Powder from simone bernacchia on Vimeo.

Why at the end the animation did not come out despite the CD format? One of the reason is that we should need to split all sprites to be put into the eneditor and use that to animate, the second -and most important – one was that at the end we forgot of it.

Among the countless open trenches that Powder – but not only – was leaving around, there were also other plans to embellish the game.  Later in 1992 Agony came out and sported beautiful introductory screens for each level. Nobody asked me to, but i thought we could show those too in the game. So i started to work on Dpaint using half brite modes to create some of the introductory screens. The first to be created was the game over screen:


vlcsnap-2014-04-24-22h14m23s110The Game Over screen – sorry for the low quality since is taken from a video

Then i started also to work on the several levels, with mixed media, like in example Factory, was started from a screen grab of the opening sequence of “Blade Runner”; i worked on it a bit, pity the tape quality was bad…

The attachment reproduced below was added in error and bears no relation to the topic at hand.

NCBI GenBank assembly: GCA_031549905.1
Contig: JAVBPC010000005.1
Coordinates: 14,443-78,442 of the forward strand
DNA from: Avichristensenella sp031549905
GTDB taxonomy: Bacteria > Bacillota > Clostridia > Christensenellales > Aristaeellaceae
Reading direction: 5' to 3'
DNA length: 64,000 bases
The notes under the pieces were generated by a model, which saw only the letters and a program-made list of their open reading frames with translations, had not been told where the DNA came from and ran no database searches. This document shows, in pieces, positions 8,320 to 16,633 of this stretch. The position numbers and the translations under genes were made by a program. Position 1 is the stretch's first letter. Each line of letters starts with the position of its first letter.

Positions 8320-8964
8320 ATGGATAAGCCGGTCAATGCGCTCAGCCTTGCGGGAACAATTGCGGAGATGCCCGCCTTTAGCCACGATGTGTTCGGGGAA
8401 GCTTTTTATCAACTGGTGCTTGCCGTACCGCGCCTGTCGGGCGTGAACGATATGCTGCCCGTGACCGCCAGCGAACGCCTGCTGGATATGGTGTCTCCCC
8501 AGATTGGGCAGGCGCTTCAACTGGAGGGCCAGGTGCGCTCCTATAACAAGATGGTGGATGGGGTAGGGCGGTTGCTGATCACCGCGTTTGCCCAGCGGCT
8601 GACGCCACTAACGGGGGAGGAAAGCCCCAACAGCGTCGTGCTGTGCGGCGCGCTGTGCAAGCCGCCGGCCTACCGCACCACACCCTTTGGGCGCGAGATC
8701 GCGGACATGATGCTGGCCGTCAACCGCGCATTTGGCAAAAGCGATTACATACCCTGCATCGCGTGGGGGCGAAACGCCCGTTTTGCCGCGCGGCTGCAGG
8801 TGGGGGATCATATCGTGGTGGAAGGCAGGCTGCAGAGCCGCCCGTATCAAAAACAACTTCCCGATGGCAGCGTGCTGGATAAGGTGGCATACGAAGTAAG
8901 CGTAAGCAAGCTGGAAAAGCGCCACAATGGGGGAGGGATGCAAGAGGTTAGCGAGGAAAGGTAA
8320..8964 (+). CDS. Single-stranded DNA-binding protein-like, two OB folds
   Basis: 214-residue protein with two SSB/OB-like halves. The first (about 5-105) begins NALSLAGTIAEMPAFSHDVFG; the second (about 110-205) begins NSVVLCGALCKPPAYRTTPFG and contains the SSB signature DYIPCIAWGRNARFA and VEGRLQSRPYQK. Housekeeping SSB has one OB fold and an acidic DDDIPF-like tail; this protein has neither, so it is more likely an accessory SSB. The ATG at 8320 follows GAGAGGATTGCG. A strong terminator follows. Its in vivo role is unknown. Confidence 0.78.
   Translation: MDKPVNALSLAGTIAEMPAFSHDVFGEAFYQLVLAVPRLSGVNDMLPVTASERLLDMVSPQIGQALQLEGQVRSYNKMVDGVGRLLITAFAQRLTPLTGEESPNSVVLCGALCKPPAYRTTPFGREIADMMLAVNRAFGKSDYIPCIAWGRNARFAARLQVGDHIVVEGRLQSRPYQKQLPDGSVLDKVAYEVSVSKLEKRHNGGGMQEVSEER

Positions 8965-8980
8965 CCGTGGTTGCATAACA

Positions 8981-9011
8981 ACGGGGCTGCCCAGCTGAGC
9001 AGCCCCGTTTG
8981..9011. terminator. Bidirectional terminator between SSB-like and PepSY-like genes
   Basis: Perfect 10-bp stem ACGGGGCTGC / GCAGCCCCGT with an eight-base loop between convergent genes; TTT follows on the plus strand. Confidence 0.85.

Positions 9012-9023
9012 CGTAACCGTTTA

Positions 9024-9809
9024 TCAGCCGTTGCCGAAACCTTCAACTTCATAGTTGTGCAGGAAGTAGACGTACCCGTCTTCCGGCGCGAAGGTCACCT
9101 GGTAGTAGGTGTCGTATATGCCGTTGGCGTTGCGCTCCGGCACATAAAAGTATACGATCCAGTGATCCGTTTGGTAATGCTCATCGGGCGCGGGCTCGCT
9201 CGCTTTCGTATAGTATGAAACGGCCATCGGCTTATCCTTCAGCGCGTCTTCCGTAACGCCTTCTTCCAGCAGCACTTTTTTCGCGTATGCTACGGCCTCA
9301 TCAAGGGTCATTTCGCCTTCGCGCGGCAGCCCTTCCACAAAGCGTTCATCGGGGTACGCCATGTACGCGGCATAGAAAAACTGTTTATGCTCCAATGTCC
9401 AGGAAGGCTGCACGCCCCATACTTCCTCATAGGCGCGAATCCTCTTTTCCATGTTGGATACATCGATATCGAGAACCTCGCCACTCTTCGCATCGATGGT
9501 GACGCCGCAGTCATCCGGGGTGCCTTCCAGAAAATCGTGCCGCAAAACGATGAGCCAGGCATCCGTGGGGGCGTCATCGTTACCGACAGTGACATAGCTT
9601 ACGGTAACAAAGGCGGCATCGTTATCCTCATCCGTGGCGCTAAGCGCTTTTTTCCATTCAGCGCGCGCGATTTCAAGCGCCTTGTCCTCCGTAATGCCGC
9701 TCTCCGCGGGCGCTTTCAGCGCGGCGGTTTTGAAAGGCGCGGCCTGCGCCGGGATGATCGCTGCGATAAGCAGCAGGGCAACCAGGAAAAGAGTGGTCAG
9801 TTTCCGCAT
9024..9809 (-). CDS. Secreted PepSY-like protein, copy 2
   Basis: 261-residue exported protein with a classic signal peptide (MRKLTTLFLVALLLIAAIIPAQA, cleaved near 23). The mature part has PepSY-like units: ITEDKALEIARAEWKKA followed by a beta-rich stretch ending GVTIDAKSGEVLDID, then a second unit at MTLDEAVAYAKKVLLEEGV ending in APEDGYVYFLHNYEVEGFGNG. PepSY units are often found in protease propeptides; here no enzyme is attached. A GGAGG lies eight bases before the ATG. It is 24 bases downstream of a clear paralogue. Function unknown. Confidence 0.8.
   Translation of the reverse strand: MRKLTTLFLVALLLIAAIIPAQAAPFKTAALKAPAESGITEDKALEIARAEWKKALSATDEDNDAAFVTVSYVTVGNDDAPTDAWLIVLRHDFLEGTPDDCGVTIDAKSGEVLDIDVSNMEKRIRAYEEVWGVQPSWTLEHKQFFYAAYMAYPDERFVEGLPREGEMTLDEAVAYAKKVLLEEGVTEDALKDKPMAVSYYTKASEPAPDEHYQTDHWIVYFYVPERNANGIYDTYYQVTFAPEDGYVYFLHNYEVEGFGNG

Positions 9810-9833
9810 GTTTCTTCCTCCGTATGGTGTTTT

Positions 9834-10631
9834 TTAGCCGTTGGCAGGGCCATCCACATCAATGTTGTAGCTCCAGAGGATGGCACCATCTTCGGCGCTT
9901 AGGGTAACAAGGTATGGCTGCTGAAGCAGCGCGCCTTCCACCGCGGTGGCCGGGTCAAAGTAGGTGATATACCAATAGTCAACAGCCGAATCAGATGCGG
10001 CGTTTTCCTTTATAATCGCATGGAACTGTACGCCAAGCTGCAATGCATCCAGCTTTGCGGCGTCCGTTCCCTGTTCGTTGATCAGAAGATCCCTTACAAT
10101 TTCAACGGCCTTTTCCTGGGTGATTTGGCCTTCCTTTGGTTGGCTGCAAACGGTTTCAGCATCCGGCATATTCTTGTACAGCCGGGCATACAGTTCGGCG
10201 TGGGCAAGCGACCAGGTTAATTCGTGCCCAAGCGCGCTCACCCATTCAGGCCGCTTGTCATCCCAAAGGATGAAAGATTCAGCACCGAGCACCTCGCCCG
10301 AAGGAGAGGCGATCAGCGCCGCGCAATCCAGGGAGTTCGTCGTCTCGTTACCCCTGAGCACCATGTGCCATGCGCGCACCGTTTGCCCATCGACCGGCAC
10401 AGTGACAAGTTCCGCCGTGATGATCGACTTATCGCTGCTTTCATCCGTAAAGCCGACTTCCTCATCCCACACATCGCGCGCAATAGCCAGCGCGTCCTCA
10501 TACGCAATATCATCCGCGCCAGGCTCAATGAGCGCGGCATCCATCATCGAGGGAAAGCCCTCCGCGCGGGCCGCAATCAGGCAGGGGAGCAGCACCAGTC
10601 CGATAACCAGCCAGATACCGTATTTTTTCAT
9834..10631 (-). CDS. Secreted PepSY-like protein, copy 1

And then the City Screen, done by hand, where i tried to use some daring perspective and reflections done by hand (was however later used in the game handbook  cover)


Then the ruins main screen:


and the Clouds screen, unfinished, despite being probably the best one…



Also there was an attempt to do a game map, even this unfinished, but at just 32 colors:




I also was trying to find a good way to do the ending; one of my ideas was make the ship land in a carrier on the sea; i also made an ending song for it:


Music: Powder – End Game music (1992) [unreleased] from simone bernacchia on Vimeo.

At the end the final song has been replaced with the actual one, lightweight and included as different song in the main MOD file.

One thing that so far i forgot to mention is that at the time i did not had a monitor: all the graphics was made on my 1982 15″ Grundig Color TV plugged through RF modulator. Indeed was looking much better there (for gamers) than on a monitor screen, but instead Filippo, Nicola and Maltese had one so they were able to pinpoint when sometimes inaccuracies happened.

And other parts of the game started to take life. I was able to Factory, Space and Ruins soundtracks: